The idea of continuous process improvement is one that has made the rounds in organizations of all sizes and types since before the mid-twentieth century, bringing processes like Six Sigma, Lean and ISO 9001 with it. These processes have brought success to many of those organizations, but still others have experienced failed roll-outs and lack of ROI. Whether it’s increased training in these methodologies or marrying them to create the ultimate hybrid process, corporations around the world have struggled to make their operations and cultures fit these initiatives. This level of change is rarely met with open arms, and worse, often isn’t necessary.
Obviously, you can’t eliminate these processes and why would you? They have, after all, proven to bring operational excellence to many industries. But today’s continuous improvement processes are square pegs in search of a round hole. So what is the alternative? A simple process that fills the gaps where modern CI methodologies don’t fit.
And that is where Flawless Execution begins…
Continuous Process Improvement vs. Culture Improvement
This is where you reach the crosshairs of process improvement and culture improvement. Operational excellence is conceived at the top and achieved at the front lines, in the day-to-day execution of strategic direction. But the challenge with common CI processes is how advanced they are–some would go so far as to deem them complicated. While not always the case, there are many projects and functions that are actually hindered by these processes. Implementation of a CI initiative requires buy-in, something that is unlikely to happen when your teams feel that they are required to use a process that works against them.
And while improvements, however small, should not be cast aside, many CI applications simply fail to move the needle of the organization in the right direction or register on the ROI index. When your day-to-day operations are a convoluted mix of large projects with long timelines, smaller, tactical missions with short timelines, and any number of variations in between, you must have an approach to organizational improvement that can meet any need at any level.
Effects-Based Thinking & Strategic Innovation
The stranglehold total quality management systems can have on innovation is not a new concern. As very tactical improvement processes, each achieves its goal of eliminating variances in the day-to-day operations. But the inability to apply Lean, Six Sigma and comparable processes to high-level strategy development leaves a critical area unaddressed. At what level is the tactical implementation of CI initiatives strategically planned and aligned to organizational goals? When effects-based thinking doesn’t drive your organizational initiatives, the return on your investment is never realized and you’re left wondering what went wrong.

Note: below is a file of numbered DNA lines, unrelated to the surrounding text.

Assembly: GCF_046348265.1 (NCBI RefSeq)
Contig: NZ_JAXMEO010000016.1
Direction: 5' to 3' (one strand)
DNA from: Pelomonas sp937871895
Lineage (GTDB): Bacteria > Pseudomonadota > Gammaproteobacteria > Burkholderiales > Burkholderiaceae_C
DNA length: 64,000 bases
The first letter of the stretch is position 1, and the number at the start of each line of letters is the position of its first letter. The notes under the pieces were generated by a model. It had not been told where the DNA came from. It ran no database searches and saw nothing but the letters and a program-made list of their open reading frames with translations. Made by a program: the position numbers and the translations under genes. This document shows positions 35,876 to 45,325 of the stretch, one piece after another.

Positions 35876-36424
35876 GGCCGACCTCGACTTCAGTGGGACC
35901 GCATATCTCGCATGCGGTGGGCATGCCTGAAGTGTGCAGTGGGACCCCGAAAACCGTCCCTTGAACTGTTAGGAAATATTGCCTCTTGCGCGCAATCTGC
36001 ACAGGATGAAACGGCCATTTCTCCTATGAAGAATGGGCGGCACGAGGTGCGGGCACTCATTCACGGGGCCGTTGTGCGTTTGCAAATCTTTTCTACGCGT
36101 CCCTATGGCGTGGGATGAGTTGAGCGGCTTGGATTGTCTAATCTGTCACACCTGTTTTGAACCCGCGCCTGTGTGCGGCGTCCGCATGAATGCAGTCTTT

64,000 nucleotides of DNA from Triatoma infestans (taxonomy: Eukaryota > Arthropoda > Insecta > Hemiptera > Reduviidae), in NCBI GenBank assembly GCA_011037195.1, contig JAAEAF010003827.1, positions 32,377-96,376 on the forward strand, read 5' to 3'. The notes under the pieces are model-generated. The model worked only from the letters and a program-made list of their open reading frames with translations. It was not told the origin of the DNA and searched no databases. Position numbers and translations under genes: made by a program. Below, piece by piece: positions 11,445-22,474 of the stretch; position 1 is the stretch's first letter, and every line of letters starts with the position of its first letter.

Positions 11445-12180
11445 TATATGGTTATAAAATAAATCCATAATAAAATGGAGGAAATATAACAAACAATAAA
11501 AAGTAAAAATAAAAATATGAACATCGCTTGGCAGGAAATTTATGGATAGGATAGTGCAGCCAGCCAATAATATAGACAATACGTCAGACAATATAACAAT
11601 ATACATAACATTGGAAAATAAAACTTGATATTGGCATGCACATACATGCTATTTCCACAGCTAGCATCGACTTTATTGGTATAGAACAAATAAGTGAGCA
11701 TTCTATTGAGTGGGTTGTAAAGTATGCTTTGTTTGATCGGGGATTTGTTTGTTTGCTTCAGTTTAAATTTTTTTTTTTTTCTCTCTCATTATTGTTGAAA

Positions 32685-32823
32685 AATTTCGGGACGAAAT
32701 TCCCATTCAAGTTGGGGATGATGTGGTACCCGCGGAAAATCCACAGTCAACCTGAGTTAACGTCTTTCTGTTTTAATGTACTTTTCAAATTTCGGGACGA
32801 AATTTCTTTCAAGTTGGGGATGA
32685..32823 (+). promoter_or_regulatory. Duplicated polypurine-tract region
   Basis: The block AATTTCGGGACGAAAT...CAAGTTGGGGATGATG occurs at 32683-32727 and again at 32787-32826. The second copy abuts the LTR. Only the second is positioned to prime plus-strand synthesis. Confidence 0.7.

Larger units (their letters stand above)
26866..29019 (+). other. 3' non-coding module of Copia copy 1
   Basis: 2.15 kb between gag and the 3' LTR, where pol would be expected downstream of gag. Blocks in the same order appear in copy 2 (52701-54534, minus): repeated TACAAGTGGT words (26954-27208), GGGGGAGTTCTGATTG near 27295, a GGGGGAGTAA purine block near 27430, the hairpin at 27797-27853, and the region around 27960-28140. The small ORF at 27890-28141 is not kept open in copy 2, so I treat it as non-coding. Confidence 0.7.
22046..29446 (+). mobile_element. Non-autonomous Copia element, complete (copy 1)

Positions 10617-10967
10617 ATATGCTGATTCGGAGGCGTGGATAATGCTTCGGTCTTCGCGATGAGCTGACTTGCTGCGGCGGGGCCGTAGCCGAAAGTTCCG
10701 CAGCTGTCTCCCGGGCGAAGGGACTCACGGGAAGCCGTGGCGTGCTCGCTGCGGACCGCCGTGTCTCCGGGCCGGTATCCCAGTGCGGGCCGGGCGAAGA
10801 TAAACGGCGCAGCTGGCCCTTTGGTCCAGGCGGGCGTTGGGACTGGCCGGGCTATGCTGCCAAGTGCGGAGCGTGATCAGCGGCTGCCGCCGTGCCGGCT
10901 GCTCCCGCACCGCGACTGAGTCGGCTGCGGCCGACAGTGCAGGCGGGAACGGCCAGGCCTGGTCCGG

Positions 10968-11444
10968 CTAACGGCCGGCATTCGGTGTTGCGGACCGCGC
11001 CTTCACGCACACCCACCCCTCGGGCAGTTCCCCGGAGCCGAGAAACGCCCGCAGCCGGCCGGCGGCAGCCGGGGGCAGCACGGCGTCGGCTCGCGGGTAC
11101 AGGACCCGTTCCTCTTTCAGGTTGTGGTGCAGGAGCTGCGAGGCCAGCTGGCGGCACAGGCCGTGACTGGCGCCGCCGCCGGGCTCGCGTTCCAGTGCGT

Flawless Execution empowers teams to examine the intended effects of mission objectives in order to accurately plan and execute missions. Doing so can help to decrease the scope of projects and even eliminate unnecessary projects altogether. We operate in an increasingly complex world, and as such, the variances we seek to eliminate will only be replaced by new, unforeseen variances. As one innovation thought leader points out, it’s in these variances that many corporations find their innovation, their key to the future. Eliminating variances must be strategic and intentional or you risk eliminating the opportunities that complex environments produce. With an organization-wide process like Flawless Execution, companies can ensure that a commonly shared mental model acts as a fail-safe or checks-and-balance system to guarantee the right missions are being executed.
With Flawless Execution, the iterative, continuous improvement aspect originates with the STEALTH Debrief, a nameless, rankless post-mortem or retrospective that allows for teams to capture lessons learned for dissemination throughout the company. This process is not found in Lean or Six Sigma and robs you of the invaluable opportunity to accelerate organization-wide learning from a single mission. In fact, a corporation’s ability to learn has proven to be one of the most significant differentiators between top performers and their competitors in new product revenue.
There is no question of whether continuous process improvement is necessary–we absolutely know that it is. We simply believe that there is a need for a shared mental model that helps to fill in the gaps. What do you think? How do you address these and other areas where your CI initiatives might not address challenges? With Flawless Execution, of course.
Learn how to drive continuous process improvement and see tangible ROI with Afterburner Programs.